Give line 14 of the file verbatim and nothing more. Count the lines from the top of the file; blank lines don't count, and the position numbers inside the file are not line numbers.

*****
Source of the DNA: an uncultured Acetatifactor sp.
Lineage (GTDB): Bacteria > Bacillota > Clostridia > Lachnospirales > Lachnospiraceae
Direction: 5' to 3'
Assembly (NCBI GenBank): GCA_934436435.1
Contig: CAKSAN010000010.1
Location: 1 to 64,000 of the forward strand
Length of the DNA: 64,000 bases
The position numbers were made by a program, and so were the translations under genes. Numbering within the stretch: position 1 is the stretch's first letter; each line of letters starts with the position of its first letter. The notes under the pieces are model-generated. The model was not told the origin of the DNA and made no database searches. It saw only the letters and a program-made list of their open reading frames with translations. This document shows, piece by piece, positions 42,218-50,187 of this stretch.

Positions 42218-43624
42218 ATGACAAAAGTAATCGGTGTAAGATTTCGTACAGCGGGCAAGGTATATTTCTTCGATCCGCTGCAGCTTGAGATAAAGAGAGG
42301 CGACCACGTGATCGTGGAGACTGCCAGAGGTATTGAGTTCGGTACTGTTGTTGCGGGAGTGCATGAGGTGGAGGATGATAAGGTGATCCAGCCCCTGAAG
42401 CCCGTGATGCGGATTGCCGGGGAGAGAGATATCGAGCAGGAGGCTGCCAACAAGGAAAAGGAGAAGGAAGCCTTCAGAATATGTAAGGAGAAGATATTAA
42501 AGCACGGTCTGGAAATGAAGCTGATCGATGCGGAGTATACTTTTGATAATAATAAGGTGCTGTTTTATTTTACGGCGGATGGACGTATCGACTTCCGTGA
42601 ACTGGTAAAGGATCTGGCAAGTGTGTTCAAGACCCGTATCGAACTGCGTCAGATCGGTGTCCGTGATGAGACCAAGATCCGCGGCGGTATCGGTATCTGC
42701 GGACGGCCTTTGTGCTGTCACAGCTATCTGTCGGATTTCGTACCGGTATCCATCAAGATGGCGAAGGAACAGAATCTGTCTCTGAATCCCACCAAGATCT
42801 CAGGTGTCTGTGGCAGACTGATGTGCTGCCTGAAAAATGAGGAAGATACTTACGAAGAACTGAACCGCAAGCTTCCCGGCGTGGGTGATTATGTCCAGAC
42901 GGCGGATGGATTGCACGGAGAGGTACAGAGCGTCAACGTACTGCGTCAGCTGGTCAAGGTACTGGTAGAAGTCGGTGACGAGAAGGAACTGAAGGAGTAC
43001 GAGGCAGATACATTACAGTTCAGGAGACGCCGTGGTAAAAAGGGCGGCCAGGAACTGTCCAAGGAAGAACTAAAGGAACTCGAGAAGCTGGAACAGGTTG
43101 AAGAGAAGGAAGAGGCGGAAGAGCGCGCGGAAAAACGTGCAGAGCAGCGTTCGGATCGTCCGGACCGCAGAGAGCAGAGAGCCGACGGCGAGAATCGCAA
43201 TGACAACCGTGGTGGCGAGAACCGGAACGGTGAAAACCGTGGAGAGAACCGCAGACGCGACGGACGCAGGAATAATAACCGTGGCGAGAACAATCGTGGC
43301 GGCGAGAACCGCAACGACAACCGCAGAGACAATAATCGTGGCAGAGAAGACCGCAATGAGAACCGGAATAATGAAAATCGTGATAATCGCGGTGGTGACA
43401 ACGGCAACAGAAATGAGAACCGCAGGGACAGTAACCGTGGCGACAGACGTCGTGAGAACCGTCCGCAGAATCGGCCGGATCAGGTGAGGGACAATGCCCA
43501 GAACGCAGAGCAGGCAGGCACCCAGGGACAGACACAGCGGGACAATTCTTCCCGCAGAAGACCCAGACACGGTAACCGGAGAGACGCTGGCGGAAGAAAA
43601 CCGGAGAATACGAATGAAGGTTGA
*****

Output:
42601 ACTGGTAAAGGATCTGGCAAGTGTGTTCAAGACCCGTATCGAACTGCGTCAGATCGGTGTCCGTGATGAGACCAAGATCCGCGGCGGTATCGGTATCTGC